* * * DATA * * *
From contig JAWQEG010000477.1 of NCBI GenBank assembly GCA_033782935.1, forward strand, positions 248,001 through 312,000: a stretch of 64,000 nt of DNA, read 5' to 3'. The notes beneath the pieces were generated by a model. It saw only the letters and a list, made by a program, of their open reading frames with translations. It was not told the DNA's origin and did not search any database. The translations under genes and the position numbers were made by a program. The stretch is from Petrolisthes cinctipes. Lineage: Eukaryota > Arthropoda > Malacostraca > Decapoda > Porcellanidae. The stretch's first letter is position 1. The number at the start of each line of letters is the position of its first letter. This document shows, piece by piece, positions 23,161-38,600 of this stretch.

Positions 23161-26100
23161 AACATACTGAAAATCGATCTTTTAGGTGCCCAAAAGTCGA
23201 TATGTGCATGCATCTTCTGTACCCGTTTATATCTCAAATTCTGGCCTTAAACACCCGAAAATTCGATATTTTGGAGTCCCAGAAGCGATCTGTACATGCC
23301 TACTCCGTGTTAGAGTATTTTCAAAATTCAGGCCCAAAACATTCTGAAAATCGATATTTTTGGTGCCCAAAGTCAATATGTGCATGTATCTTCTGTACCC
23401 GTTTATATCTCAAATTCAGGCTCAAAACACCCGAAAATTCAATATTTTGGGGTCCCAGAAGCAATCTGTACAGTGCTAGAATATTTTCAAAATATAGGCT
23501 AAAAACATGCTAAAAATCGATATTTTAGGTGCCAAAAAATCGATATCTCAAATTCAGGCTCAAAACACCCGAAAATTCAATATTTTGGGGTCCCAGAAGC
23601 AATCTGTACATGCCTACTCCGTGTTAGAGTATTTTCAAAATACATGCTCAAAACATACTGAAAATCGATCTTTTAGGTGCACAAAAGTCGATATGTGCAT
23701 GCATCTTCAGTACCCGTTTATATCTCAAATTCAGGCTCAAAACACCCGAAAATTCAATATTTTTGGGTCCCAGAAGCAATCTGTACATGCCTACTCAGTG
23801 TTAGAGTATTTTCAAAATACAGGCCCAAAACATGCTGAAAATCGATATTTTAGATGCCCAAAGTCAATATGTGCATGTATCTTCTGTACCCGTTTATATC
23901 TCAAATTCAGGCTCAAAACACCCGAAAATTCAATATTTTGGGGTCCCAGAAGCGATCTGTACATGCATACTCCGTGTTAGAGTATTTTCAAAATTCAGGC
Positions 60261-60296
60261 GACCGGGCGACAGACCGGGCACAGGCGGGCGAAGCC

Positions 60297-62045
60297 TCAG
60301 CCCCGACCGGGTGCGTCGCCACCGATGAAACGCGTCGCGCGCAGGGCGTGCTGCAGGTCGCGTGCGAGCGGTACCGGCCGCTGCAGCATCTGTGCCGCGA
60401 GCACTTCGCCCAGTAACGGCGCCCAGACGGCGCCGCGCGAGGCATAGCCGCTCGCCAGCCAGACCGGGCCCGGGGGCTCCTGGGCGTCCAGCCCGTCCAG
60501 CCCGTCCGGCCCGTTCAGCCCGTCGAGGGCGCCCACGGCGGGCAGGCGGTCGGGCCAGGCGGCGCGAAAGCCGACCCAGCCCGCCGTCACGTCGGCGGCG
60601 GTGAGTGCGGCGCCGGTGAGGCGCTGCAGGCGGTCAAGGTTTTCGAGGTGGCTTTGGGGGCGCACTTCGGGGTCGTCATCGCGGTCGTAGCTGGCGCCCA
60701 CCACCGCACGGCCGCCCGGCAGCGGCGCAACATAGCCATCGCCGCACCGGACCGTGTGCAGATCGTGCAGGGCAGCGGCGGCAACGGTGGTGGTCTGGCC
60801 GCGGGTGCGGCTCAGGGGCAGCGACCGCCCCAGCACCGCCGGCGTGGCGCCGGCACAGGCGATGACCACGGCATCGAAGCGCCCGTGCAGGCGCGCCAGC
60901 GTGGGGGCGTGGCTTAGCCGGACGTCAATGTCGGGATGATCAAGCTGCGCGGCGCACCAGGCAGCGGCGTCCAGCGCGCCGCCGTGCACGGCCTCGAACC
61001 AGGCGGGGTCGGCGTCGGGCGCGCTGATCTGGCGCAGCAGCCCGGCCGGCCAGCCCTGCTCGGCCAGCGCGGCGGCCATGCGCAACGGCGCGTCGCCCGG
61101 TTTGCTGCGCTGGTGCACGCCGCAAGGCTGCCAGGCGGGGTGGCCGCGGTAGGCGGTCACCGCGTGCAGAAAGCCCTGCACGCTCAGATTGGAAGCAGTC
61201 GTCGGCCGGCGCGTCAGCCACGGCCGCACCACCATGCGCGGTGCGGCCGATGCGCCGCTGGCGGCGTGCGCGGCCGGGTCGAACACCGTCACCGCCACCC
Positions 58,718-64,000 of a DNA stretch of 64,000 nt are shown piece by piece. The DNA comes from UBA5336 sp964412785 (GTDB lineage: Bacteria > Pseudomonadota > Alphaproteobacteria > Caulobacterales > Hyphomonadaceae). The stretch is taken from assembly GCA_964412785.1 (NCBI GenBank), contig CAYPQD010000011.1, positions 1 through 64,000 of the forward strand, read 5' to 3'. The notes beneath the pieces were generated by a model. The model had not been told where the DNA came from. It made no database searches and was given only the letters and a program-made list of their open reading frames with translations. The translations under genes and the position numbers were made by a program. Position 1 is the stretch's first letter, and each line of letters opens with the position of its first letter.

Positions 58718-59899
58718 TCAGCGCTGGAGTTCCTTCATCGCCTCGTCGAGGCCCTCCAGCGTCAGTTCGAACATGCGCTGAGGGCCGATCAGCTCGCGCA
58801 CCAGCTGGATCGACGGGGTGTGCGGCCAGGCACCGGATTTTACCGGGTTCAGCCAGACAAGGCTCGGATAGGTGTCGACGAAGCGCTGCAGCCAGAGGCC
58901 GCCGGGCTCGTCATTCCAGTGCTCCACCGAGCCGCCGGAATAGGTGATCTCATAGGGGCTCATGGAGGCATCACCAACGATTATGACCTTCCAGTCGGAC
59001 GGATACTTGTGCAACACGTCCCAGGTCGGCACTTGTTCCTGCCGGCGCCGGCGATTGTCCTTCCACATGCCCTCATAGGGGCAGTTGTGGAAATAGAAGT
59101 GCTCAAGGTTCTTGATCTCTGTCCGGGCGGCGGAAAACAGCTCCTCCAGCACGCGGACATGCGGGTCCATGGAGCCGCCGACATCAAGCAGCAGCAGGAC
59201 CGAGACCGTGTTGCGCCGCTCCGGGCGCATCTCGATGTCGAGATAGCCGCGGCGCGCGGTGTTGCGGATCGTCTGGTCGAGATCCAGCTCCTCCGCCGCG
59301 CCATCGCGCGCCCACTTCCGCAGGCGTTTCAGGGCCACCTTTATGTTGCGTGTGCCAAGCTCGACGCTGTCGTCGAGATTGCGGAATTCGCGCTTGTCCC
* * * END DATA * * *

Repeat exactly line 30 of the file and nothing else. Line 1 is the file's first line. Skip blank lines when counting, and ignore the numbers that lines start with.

58901 GCCGGGCTCGTCATTCCAGTGCTCCACCGAGCCGCCGGAATAGGTGATCTCATAGGGGCTCATGGAGGCATCACCAACGATTATGACCTTCCAGTCGGAC